Realistically addressing problems
Mr. Tan gave a frank appraisal of Gaokao's shortcomings
The system was set up the way it was to ensure social fairness. While regional differences and the rural-urban disparity make objective assessment of all Chinese students with a single test impossible, the reality is that since a better alternative does not exist, the Gaokao is the most widely accepted – and most fair – assessment.
With competition as fierce as it is, Gaokao is the most economical, and the least controversial method for universities to select students. Thus, there is little incentive for universities to advocate for reform.
According to Mr. Tan, “The Gaokao can no longer meet the requirements of today’s society – a society where the economy is developing quickly and university education is becoming more and more accessible."
Mr. Tan fields a question from an audience member
During the latter part of his presentation, Mr. Tan outlined several contextual reasons why reforming the system is necessary.
- Student variation: not all students are the same. Therefore, using the same method to assess all students hinders the diversity that universities can achieve
- Competition: using just one test turns Gaokao into a competition for high scores, which makes higher education superficial
- Rigidity: there is no room for interpretation in Gaokao results, which hinders students in displaying their own diverse talents
- Regional differences: from a macroscopic point of view, China needs a system that can be used both in rural and in urban areas – which can separate talented students from less talented students, while concurrently sorting out the relationship between schools and the government, and also maintaining a proper balance between macro-level management and self-determination for schools.
To conclude his discussion, Mr. Tan emphasized that a reformed system must allow schools and local education bureaus to select students that they feel would make good leaders.
This would allow students to receive a comprehensive high school education, after which they may be placed in the appropriate university, college, or vocational school to help them develop to their full potential.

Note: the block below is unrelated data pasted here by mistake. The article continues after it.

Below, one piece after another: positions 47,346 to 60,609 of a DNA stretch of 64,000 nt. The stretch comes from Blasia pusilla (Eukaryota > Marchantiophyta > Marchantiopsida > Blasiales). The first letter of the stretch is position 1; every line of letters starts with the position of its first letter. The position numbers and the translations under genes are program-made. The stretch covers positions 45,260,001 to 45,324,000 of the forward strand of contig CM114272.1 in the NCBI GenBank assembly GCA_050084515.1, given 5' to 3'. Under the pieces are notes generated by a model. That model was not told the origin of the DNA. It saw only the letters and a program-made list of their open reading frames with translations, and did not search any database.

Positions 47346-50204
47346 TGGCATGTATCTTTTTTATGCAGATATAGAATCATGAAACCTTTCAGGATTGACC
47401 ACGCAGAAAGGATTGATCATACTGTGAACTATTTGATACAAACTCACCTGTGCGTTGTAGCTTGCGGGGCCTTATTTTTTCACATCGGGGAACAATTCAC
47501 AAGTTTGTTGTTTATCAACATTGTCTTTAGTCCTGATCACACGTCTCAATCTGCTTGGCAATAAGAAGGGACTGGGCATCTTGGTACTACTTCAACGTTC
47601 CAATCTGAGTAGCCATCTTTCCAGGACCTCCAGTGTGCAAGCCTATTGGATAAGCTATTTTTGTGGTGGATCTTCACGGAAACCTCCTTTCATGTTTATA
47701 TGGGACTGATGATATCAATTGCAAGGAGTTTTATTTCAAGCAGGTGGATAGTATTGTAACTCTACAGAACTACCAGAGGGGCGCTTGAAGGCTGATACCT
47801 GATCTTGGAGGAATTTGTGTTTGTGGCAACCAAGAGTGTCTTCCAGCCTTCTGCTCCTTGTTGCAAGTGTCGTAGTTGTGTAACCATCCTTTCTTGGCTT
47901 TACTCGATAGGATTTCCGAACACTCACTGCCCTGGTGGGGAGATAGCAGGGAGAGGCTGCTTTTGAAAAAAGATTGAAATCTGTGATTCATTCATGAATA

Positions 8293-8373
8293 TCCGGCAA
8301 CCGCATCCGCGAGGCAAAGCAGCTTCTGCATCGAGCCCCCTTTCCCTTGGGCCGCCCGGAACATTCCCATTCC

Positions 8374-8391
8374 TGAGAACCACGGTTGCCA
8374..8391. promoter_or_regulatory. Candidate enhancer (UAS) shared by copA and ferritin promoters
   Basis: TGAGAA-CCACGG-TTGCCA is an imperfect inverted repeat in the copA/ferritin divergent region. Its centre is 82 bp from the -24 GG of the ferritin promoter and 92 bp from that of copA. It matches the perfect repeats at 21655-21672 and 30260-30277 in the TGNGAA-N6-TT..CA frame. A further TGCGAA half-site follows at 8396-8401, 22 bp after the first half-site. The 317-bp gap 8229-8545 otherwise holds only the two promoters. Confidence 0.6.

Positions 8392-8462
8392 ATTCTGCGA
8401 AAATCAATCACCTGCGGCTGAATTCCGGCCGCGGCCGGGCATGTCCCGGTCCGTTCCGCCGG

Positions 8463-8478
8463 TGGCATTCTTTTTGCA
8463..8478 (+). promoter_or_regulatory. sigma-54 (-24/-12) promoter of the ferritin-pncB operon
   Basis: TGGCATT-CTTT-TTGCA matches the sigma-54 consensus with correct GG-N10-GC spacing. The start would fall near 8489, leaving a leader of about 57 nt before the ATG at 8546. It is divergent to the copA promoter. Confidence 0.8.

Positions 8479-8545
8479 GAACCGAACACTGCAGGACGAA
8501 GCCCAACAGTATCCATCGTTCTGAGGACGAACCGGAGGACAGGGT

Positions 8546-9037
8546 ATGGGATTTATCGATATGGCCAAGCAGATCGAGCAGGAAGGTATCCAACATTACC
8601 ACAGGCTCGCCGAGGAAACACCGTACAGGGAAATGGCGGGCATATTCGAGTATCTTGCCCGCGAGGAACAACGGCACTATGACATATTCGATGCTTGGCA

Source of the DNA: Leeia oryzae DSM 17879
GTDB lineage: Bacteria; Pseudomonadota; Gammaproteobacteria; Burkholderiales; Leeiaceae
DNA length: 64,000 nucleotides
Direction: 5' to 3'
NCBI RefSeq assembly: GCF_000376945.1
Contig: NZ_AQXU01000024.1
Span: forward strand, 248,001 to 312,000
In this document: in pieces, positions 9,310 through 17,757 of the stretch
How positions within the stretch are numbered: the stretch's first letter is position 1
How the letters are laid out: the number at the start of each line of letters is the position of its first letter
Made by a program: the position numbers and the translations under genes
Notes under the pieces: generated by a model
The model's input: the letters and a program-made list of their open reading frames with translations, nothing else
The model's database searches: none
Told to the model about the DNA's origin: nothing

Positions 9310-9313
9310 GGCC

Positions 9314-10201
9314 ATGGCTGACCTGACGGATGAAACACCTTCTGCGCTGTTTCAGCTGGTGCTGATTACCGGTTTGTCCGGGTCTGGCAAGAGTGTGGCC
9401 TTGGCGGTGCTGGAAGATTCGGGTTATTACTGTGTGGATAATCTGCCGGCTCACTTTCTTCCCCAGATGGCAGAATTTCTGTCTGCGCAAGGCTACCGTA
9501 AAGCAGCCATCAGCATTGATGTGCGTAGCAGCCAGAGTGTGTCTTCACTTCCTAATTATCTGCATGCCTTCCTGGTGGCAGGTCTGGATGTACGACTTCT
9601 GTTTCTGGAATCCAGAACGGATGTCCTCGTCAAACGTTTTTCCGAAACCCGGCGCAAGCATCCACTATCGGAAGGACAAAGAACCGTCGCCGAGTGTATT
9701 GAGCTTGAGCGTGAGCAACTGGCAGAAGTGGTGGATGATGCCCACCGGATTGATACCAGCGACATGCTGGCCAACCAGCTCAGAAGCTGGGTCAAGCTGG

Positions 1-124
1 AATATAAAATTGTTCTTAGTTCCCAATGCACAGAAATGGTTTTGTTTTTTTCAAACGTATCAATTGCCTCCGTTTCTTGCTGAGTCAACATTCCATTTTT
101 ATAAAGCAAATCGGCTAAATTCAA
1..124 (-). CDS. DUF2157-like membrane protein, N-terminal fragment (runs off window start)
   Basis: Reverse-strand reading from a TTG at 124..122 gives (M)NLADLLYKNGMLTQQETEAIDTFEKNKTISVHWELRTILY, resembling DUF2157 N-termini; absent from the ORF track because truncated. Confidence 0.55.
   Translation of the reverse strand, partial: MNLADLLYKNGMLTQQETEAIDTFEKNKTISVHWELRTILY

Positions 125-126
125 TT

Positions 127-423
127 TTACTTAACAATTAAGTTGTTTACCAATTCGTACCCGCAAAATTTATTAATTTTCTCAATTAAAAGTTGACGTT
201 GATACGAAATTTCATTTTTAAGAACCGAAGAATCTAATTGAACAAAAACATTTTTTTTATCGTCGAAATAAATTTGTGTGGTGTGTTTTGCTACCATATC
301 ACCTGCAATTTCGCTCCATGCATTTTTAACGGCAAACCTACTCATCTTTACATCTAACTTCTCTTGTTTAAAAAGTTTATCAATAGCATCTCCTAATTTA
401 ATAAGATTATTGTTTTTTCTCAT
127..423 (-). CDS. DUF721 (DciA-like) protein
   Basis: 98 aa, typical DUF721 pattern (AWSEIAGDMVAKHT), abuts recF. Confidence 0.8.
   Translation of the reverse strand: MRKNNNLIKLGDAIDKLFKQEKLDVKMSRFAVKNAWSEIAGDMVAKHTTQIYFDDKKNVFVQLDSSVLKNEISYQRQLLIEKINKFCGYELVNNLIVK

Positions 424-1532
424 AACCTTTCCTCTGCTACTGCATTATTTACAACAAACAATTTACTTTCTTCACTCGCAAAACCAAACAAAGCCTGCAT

Attendees at Mr. Tan’s presentation included: Mr. Michael C. Behnke (retired) former Vice President for University Relations and Dean of College Enrollment at the University of Chicago; Ms. Adele Brumfield, Director of Undergraduate Admissions and Recruitment at the University of Wisconsin-Madison; Ms. Sunny Chen, Beijing Manager for the University of Melbourne; Dr. Anne DeLuca, Associate Vice Chancellor for Admissions and Enrollment at the University of California, Berkeley; Dr. Zina Evans, Vice President for Enrollment Management at the University of Florida; Mr. Shawn Felton, Senior Associate Director of Admissions and University Recruitment Coordinator at Cornell University; Mr. Benjamin Gatlin, Office of Undergraduate Admissions at Vanderbilt; Ms. Wendy Holden, Acting Executive Director of Admissions at the University of Melbourne; Ms. Deborah Ann Kammerer is the Interim Associate Director of Outreach, Recruitment and Yield for the Office of Admissions and Relations with Schools at UC San Diego; Ms. San Lee, International Regional Recruiter and Admissions Advisor, University of California, Davis; Mr. Angel Perez currently serves as Vice President and Dean of Admission and Financial Aid at Pitzer College; Ms. Lisa Przekop currently serves as the Associate Director of Admissions at the University of California, Santa Barbara; Mr. Walter A. Robinson, Assistant Vice Chancellor and Director of UC Davis; Dr. Owen Saxton, Senior Research Associate in the University of Cambridge Department of Materials Science and Metallurgy; Dr. Vu Thanh Tran (retired), the former Director of Undergraduate Admissions and Relations with Schools at University of California, Los Angeles (UCLA); Dr. Patricia Wasyliw is the Assistant Dean of Academic Advising and Admissions in the College of Arts and Sciences at Cornell University; Ms. Doris Davis, Ameson Foundation Senior Vice President. For further details about each participant, please click here.